The predictability of the Premier League

The Premier League kicks off again this weekend.  Given the abysmal showing of our boys in the World Cup, a falling off of interest might be expected.  But increasingly, the competition attracts many of the best players from all over the world.    A self-reinforcing process has been set up on a global scale.  The more popular both the League and its individual clubs become across the world, the more money is brought in through TV rights, merchandise sales and so forth.  Even better players can be employed, which increases its attractiveness even further.

Yet this very process makes the competition more boring in the sense that the outcomes at the end of the season become more predictable.  The places really worth playing for are the top five, which guarantee entry into European competitions.  If we step back in time, to the days of the old Football League Division One, which became the Premiership in the 1990s, there was frequent turnover in these elite positions.  Fifty years ago, in 1963/64, the names of the top five are very familiar: Liverpool, Manchester United, Everton, Spurs and Chelsea, in that order.  But both three years before and after, in 1960/61 and 1966/67, just two of these finished in the top five.  Spurs were in fact the only one of the 1963/64 teams to claim a top five slot in each of these three seasons.

In recent years, turnover in positions at the top has atrophied.  Over the past ten seasons of the Premiership, Arsenal have been in the top five in every single one, and both Chelsea and Manchester United have appeared on nine occasions.  Liverpool and Spurs feature in six.  Manchester City muscled their monied way to success in 2009/10 and have been in the top five ever since.  The only rank outsider to finish in the top five in the past decade was Newcastle, squeezing into fifth in 2011/12.  The top half dozen clubs now effectively form a league within a league.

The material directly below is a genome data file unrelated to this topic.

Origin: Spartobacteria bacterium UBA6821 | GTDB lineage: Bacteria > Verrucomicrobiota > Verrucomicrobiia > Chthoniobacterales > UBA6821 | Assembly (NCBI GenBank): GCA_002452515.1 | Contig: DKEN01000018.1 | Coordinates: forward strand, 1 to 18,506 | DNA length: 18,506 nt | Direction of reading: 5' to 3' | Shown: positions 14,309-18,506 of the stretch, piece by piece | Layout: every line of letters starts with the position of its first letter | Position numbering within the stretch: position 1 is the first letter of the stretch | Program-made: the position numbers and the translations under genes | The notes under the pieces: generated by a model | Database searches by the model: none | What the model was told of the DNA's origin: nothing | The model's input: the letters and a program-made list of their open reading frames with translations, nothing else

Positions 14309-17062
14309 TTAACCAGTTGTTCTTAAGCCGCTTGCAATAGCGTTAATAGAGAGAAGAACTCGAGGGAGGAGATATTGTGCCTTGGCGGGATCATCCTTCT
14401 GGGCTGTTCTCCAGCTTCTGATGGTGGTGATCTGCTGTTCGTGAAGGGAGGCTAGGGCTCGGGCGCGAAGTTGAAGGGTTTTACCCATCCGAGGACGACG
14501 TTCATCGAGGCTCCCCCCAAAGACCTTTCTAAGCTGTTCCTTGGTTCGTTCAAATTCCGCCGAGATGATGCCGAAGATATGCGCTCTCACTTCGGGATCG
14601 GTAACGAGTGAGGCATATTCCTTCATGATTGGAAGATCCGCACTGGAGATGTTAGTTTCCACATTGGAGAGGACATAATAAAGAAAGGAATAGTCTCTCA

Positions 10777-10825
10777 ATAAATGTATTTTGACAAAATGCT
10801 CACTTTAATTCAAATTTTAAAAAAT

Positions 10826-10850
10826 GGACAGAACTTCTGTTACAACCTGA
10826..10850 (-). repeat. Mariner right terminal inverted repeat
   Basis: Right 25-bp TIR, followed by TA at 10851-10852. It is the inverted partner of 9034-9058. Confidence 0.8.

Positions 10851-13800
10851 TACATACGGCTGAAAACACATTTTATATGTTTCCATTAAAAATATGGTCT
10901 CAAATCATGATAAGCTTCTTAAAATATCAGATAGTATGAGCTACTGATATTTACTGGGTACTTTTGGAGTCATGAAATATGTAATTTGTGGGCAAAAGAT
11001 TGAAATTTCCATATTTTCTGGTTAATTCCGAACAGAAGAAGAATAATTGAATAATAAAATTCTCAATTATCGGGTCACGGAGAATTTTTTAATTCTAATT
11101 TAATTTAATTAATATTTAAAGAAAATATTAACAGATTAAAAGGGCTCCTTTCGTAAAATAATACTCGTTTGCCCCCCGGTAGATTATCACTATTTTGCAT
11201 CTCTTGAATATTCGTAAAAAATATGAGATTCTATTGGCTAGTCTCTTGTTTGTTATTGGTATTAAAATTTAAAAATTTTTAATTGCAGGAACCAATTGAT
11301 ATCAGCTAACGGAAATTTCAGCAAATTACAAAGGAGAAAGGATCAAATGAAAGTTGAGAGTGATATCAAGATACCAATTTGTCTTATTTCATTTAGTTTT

The decline in turnover has accelerated during the lifetime of the Premiership.  The winners in the opening season were, predictably, Manchester United.  But, almost incredibly from the vantage point of 2014, the next five were Aston Villa, Norwich, Blackburn Rovers and QPR.  Even during the first decade, top five turnover fell.  Manchester United filled one of the slots in each of the ten seasons, with Arsenal and Liverpool on eight and seven respectively.  But Leeds, now vanished to the nether regions, was in the top five on seven occasions also.  Other clubs had a chance.

The situation is not so dire as it has been since time immemorial in Scotland.  No team apart from Celtic or Rangers has won the championship since 1985.  Until Rangers went into liquidation in 2012, there was only a single season in which these clubs did not fill the top two slots in the Scottish Premier League.

Perhaps the fans like it this way.  To paraphrase TS Eliot ‘human kind cannot bear too much excitement’.

As published in City AM on Tuesday 12th August

Share this post

Share on facebook
Share on google
Share on twitter
Share on linkedin
Share on pinterest
Share on print
Share on email

ELLIE EVANS

Partner

e: eevans@volterra.co.uk
t: +44 020 8878 6333

Ellie is a partner at Volterra, specialising in the economic impact of developments and proposals, and manages many of the company’s projects on economic impact, regeneration, transport and development.

With thirteen years experience at Volterra delivering high quality projects to clients across the public and private sector, Ellie has expertise in developing methods of estimating economic impact where complex issues exist with regards to deadweight, displacement and additionality.

Ellie has significant experience in estimating the economic impact across all types of property development including residential, leisure, office and mixed use schemes.

Project management of recent high profile schemes include the luxury hotel London Peninsula, Battersea Power Station and the Nova scheme at London Victoria. Ellie has also led studies across the country estimating the economic and regeneration impact of proposed transport investments, including studies on HS2 and Crossrail.

Ellie holds a degree in Mathematics and Economics from the University of Cambridge.